Saturday, August 27, 2016


THE GENERALIST stays clear of mainstream politics by and large. If I had to pick a badge I'd call myself a counter-culture activist beatnik. Opposed to the Right, my work over the years has often overlapped with the concerns of the Left (whose broad social policies I support) but I am not of the Left.

Which is why it was interesting for me to attend a packed meeting above a pub in Lewes for an address by Richard Seymour, whose book 'Corbyn: The Strange Rebirth of Radical Politics' was recently published by Verso.

The warm-up was a union railwayman who gave an energetic speech about why we need guards on the trains, something the train companies and the government seem ready to get rid of. He said that the guards perform some 35 different roles and responsibilities, not just controlling the doors. After three ten-hour days of ACAS negotiations with the company, a reworked agreement was arrived at but then rejected by the government, leaving the union in a limbo situation. We were told that there would be no more strikes. Instead the union will put pressure on councils and MPS and fight the proposals, station by station. Ticketing staff are also threatened with redundancy.

Richard Seymour took the stand and talked fluently for at least 30-40 mins with no notes. I scribbled copious notes which I have tried make good sense of for this post.

RS began by welcoming the emergence of so many young intellectual activists, some seen carrying Rosa Luxembourg tote bags, in response to Jeremy Corbyn, after years of declining membership.

Initially Corbyn got on the leadership campaign supported by 15% of Labour MPs on the basis that no-one thought he would ever win. However this created an unexpected buzz on social media. The three other candidates had more or less the same agenda and were openly defeated by Corbyn in the battle of ideas. Why were they so inept? They panicked and had no answers whereas Corbyn had a clear sense of purpose.

When New Labour were first elected, the Blairites had ideas and energy and made the old hard left look unattractive, In 2015, says Seymour, there were the usual "ritual stitch-ups organisationally" to try and control the party. "In Scotland, the bastion of the old Labour Right were complacent and assumed that it was their turn for power. They attacked the SNP from the Right and were soundly defeated.

"For many years the party was anchored in the centre largely because the trade unions were the Right wing of the party. They would never back a radical candidate preferring moderate policies that they could live with. But the party they founded was in a state of secular decline and existential crisis after years of privatisation." The soft Left candidate Ed Miliband attacked the unions, was too dependent on the Blairites and lost the election.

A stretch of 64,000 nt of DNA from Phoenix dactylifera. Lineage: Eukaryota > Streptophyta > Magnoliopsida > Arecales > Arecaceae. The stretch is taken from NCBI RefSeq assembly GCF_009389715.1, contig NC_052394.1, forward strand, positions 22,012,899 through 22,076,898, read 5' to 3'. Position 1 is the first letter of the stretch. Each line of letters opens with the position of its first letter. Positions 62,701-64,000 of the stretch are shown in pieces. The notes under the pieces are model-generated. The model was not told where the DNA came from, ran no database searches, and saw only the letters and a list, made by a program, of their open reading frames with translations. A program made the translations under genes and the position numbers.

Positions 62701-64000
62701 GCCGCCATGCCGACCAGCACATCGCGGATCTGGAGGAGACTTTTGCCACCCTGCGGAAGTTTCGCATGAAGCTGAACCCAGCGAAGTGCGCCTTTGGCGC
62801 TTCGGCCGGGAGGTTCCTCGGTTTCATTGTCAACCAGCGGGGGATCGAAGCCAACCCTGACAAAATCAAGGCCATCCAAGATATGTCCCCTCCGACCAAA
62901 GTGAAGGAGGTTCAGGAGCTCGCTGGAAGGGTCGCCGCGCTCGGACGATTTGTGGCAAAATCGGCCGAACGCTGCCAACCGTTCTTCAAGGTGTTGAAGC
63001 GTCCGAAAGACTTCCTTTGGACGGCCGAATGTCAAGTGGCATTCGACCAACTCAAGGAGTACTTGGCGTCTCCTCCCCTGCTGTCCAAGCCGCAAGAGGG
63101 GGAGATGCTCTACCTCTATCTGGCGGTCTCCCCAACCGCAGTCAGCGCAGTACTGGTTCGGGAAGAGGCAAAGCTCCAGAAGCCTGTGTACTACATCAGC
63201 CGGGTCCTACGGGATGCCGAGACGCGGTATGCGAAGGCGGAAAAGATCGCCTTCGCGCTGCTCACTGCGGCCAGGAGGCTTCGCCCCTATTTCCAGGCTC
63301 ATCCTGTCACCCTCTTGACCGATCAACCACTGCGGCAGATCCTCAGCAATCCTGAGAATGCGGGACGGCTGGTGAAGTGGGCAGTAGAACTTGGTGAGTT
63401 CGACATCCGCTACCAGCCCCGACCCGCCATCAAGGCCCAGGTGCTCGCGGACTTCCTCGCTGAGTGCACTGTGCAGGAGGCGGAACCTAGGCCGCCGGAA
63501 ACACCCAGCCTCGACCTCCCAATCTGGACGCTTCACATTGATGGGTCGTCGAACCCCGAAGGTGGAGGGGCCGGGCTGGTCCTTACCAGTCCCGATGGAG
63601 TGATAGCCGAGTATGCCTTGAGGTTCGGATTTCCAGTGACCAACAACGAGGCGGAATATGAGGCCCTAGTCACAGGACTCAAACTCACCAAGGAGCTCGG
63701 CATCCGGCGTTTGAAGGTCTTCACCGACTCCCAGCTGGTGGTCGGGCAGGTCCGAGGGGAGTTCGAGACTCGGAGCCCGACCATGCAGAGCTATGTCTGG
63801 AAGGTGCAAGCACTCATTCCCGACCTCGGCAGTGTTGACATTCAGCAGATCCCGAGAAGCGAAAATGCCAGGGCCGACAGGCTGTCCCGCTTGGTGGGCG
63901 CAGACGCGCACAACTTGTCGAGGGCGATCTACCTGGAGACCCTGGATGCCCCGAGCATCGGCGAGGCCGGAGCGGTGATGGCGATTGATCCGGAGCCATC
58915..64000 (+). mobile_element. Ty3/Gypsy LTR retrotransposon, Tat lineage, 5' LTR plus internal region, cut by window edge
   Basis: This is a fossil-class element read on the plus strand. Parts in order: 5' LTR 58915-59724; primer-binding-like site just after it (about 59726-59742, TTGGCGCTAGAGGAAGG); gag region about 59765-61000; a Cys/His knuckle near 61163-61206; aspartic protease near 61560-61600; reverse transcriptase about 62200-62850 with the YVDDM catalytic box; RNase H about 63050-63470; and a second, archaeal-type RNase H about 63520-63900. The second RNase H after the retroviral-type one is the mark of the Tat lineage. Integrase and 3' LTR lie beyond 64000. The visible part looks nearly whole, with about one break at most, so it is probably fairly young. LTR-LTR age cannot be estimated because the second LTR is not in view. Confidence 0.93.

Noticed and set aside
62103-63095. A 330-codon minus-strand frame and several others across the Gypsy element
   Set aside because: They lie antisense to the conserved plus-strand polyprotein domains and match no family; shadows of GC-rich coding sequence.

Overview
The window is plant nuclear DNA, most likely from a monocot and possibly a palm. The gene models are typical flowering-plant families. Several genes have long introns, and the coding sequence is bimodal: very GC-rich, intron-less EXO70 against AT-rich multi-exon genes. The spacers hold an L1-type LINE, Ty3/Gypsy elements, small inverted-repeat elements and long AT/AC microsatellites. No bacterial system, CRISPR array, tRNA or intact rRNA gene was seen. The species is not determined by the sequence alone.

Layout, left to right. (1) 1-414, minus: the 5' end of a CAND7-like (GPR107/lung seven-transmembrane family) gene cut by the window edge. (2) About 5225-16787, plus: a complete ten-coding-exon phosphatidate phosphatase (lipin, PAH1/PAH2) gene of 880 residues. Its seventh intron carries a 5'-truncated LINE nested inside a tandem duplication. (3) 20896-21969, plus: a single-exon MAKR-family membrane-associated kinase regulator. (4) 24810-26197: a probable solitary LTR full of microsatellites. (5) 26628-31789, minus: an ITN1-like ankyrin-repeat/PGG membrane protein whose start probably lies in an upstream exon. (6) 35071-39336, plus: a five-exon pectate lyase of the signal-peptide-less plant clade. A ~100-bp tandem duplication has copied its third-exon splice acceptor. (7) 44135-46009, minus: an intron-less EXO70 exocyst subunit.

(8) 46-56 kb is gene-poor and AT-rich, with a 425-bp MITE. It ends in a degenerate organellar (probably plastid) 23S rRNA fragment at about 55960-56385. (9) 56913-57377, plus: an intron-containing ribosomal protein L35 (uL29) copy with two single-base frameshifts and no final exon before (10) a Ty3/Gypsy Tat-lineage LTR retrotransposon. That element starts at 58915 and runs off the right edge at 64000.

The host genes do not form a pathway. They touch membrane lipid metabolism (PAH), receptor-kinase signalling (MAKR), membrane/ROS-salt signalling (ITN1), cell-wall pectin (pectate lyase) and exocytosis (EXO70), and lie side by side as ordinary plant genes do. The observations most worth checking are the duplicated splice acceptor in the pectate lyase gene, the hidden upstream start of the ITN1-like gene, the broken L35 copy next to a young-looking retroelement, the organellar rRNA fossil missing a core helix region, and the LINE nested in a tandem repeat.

By summer 2015, the unions were lining up to vote for Corbyn and were drifting to the left in response to neo-liberalism.  Backing Corbyn became union policy, a move that ruptured the political continuum. The unions were back to their default status quo position indicating, says Seymour, "that something was seriously up with the political settlement in this country."

"What followed was turmoil and a big social democratic shift, which could be seen across a whole series of countries, a movement to the Left, both social and economic, as a reaction against austerity. A movement from below that radicalised a lot of people. A crisis of representative democracy.
Corbyn capitalised on that.

"Economies were stagnant and even growth periods were weak. For decades working class membership of the Labour Party had been decline. Leadership was not derived from the people but was connected to the State. The technocratic coalition government tried to increase austerity and promote the state above society."

Seymour believes this is an interesting time in British politics. 'We won a fragile victory and we have a chance to reconstitute the Left. It's a generation of work. To reconstitute political activity takes time. Corbyn is trying to do lots of things and win the media cycles. He is trying to change the conversation fundamentally.

At present, the next General election is set for May 2020. "If Corbyn did win, his administration would be treated like an emergency government, like in Venezuela. There would be a ratcheting up of the atmosphere of rhetoric. This is a fight you've got before you".

The talk turned to proportional representation, pluralism and coalition building towards a mass movement and about the splits in Labour's past. "Learn something from Nigel Farrage, a gifted political leader, an advocate for people who want to enjoy racism and barbecues in peace. His language is mainstream".

"One of Jeremy Corbyn's ingrained political weaknesses is the way he exploits the media. There are better people. He is almost an anti-personality. He is not a charismatic leader. He has priestly authority and preaches the politics of kindness. Believe me, he means it. It's real. He is not sectarian and is relatively open to Greens, trade unionists, progressives. He is a unifying figure for this particular moment. He is a place-holder for a new idea of how we can do politics."